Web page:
DUBLIN (Reuters) - Irish Prime Minister Enda Kenny may lay out a timetable for stepping down at a meeting of his ruling Fine Gael party on Wednesday.
With calls increasing for Kenny to spell out his plans, his spokesman said on Monday that the prime minister would not comment on the issue until that meeting, planting it firmly in the limelight.
Kenny, who has been prime minister since 2011, has said he will not lead the party into the next election due late next year.
His minority government, however, has become increasingly unstable and only narrowly survived a vote of no-confidence over its handling of a policing scandal last week, prompting concerns among his colleagues.
One of the two leading contenders to take over as leader of the centre-right party said on Sunday that a new leader should be chosen after Kenny’s trip to Washington for the annual meeting with the U.S. president to mark St. Patrick’s Day on March 17.
“I think after that visit you will see, I hope, an orderly and quite a quick transition to new leadership within Fine Gael,” Simon Coveney, the country’s housing minister, told national broadcaster RTE.
Fine Gael’s vice-chairman said last week that he expected Kenny to inform the party’s internal meeting on Wednesday of an exact timetable for his departure and hoped it would not be necessary to table a motion of no confidence in his leadership.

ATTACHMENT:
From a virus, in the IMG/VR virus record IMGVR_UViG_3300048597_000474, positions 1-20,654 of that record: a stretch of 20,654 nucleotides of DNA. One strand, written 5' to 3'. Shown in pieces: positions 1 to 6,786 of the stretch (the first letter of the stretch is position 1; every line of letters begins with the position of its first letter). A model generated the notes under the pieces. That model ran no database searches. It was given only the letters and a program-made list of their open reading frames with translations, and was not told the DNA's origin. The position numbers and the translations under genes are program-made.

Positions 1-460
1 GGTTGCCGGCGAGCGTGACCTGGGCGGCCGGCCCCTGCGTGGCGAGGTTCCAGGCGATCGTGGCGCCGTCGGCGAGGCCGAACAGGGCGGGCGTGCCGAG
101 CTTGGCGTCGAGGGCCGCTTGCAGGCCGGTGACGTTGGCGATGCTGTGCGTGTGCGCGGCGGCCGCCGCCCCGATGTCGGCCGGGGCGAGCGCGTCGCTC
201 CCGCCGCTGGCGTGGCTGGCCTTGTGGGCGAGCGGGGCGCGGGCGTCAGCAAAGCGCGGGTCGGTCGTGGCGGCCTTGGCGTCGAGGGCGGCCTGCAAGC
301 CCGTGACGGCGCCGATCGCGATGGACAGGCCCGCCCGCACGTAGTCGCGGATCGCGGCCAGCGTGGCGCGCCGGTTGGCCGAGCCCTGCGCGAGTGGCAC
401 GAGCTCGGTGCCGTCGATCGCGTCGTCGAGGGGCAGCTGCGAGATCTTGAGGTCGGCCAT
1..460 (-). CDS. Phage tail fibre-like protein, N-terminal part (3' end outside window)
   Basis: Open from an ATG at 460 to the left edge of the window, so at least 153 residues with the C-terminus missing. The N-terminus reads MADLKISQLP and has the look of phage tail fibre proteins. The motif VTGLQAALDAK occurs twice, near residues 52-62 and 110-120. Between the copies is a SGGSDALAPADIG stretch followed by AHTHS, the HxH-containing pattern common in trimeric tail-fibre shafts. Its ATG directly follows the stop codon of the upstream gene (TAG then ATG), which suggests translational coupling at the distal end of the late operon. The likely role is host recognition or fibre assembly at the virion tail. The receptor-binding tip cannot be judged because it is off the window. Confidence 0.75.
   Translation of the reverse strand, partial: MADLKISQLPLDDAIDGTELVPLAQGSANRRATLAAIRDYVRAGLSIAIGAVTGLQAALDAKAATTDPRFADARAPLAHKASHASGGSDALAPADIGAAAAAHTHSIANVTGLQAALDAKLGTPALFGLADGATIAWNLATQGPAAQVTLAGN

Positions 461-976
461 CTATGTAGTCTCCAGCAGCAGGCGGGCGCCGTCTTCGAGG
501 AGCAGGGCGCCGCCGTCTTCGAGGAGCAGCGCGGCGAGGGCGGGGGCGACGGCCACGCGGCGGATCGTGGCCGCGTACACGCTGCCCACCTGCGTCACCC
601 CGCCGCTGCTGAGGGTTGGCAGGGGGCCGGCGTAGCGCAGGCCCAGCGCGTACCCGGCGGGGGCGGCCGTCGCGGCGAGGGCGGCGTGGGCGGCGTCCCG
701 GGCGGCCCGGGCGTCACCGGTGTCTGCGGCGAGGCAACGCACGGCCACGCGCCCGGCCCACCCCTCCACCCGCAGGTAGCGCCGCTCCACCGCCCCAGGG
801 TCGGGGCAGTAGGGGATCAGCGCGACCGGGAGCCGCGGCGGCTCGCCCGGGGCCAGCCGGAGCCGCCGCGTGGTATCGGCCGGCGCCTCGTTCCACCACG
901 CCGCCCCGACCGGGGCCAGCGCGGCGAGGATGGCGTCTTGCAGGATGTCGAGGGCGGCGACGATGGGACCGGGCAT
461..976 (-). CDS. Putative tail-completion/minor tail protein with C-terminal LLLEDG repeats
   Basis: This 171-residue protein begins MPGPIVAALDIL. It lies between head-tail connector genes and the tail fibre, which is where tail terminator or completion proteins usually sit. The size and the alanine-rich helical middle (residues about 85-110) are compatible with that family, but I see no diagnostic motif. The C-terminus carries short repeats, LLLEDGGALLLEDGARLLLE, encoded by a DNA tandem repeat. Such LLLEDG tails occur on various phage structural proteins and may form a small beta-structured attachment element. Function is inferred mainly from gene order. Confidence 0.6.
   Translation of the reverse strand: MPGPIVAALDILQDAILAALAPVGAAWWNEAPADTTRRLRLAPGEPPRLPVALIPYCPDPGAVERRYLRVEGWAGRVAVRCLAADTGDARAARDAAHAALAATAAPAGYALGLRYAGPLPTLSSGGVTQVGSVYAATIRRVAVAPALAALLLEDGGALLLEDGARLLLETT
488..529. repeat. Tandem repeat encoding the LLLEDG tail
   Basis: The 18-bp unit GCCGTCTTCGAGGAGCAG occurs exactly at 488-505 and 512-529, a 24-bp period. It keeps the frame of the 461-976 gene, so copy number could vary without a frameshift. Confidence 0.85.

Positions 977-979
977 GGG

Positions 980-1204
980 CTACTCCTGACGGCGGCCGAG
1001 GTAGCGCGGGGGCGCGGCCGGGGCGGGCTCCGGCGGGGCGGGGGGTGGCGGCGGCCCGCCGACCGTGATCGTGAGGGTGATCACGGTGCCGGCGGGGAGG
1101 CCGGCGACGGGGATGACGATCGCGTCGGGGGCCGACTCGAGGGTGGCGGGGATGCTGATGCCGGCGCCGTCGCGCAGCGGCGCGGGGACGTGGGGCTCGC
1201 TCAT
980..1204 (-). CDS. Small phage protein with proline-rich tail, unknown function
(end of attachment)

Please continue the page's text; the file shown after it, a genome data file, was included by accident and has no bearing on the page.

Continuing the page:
Calls for such a timetable have gathered pace since support for the party slumped in recent opinion polls. Fine Gael fell to second place in an opinion poll on Sunday, eight points behind its surging main rival Fianna Fail.
Kenny’s minority government, which includes a number of independent lawmakers, relies on Fianna Fail to abstain in key votes to govern.
Fianna Fail’s leader warned last week that the arrangement had come under serious strain and a frontbench spokesman on Monday called on Fine Gael to quickly deal with the leadership issue.
Kenny, who has led his party since 2002, is expected to hand over to a much younger leader whom members hope can reverse their fortunes. The main contender other than 44-year old Coveney is 38-year-old Social Protection Minster Leo Varadkar.
Once endorsed by parliament, any successor to Kenny would also take over Ireland’s negotiations within the European Union over Britain’s departure from the European Union, a two-year process due to begin at the end of next month.
Ireland is widely considered the EU economy most at risk from its key trading partner and near neighbour’s decision to quit the bloc.
Editing by Jeremy Gaunt